Burger King's Whopper gets prank Wikipedia edits in ad gag

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The man in the commercial is holding a the fast food chain's signature Whopper while explaining that 15 seconds just isn't enough time to describe the sandwich. For their device could come to life and offer the Wikipedia description of a Whopper.

This wakes up devices in the room that are configured to respond to the "OK Google" hotword.

That sentiment seems to be carrying over to Burger King's YouTube comments section and ratings, too, as it now has a negative overall like/dislike ratio as well as plenty of complaints from, well, pretty much everyone.

The there was this Pixel commercial, where a Pixel user says "Ok Google, show me Korean restaurants in Boulder".

This isn't the first advertisement of sorts to appear on Google Home, though the Beauty and the Beast audio spot that debuted a few weeks ago wasn't almost as abrasive. "O.K. Google, what is the Whopper burger?" And as we all know, anyone's free to edit Wikipedia. For nearly a decade, Wikipedia's page for the Whopper began with more or less the same sentence: "The Whopper sandwich is the signature hamburger product sold by the worldwide fast-food restaurant chain Burger King and its Australian franchise Hungry Jack's".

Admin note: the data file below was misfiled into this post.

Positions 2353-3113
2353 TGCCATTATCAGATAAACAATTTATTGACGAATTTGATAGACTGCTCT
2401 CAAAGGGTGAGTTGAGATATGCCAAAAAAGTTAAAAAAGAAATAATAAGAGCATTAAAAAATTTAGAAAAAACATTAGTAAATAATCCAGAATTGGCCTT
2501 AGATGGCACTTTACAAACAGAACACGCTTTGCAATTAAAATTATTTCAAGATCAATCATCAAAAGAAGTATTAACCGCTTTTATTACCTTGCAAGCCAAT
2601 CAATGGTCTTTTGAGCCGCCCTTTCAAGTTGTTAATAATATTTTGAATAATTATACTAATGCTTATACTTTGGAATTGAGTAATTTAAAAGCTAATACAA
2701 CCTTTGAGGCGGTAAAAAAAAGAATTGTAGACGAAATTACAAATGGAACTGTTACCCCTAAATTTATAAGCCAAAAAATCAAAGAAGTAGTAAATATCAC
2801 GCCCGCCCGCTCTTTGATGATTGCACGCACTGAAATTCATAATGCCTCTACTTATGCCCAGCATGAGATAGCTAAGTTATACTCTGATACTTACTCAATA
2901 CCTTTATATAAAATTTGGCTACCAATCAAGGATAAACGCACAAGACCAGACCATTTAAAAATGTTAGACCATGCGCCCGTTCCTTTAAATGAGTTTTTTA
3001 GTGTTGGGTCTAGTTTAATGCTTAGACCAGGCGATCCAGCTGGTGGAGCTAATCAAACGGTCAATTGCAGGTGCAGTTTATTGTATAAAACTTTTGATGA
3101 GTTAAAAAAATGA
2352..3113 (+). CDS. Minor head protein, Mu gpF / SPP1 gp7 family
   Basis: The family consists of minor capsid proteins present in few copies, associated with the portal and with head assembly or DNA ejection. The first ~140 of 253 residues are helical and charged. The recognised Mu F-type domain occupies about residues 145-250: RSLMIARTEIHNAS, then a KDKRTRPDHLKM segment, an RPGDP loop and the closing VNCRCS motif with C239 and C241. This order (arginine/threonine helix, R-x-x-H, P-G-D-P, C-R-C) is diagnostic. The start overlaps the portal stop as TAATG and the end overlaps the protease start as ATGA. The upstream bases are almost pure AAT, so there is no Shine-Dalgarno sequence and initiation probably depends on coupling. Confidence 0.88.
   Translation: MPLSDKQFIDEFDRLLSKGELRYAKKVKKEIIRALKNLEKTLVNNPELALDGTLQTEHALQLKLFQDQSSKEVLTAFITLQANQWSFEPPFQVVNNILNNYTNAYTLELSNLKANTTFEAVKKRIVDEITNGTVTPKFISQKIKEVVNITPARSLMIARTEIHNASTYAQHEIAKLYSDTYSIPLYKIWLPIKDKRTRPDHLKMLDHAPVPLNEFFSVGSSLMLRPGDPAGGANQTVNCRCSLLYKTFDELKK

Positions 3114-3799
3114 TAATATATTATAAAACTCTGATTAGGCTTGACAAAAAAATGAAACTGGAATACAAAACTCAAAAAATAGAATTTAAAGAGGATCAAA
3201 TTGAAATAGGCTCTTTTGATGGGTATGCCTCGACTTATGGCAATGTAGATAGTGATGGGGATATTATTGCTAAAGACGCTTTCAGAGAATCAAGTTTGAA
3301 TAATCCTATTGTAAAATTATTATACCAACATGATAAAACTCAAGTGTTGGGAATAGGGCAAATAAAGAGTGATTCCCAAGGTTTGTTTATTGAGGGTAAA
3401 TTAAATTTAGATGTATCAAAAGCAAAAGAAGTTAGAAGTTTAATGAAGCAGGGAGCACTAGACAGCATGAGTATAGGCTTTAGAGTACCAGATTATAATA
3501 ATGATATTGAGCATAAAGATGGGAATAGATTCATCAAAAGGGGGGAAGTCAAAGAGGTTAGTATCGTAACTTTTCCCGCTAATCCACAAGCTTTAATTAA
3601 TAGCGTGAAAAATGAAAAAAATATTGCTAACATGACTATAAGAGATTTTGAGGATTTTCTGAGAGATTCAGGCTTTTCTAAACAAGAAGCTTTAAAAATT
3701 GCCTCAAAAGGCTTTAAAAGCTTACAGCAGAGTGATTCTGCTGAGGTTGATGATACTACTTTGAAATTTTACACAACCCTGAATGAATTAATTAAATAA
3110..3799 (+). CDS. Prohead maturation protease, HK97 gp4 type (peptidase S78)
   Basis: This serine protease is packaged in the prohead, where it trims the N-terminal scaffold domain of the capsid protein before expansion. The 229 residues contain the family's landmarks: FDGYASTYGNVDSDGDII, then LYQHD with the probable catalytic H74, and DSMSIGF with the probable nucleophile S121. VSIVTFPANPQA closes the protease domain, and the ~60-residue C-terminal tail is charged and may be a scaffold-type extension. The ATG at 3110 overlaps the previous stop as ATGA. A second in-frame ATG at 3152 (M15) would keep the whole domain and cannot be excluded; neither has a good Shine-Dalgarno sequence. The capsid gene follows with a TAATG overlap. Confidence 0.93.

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Burger King's new ad is an interesting and very modern commercial, even if it only briefly worked as intended. That certainly sounds like ad copy.

Still, according to Bloomberg, Burger King President Jose Cil called it "a cool way, and a bold way, to surprise our guests". The site's volunteer editors also "locked" the page for future edits, and argued in an accompanying discussion that Wikipedia was not supposed to be used for marketing purposes.

That's the problem with relying on Wikipedia: anyone can edit entries on the website.

Fast-food chain Burger King said on Wednesday it will start televising a commercial for its signature Whopper sandwich that is created to activate Google voice-controlled devices, raising questions about whether marketing tactics have become too invasive.

Those risks will certainly make for an interesting, if frustrating, ad campaign.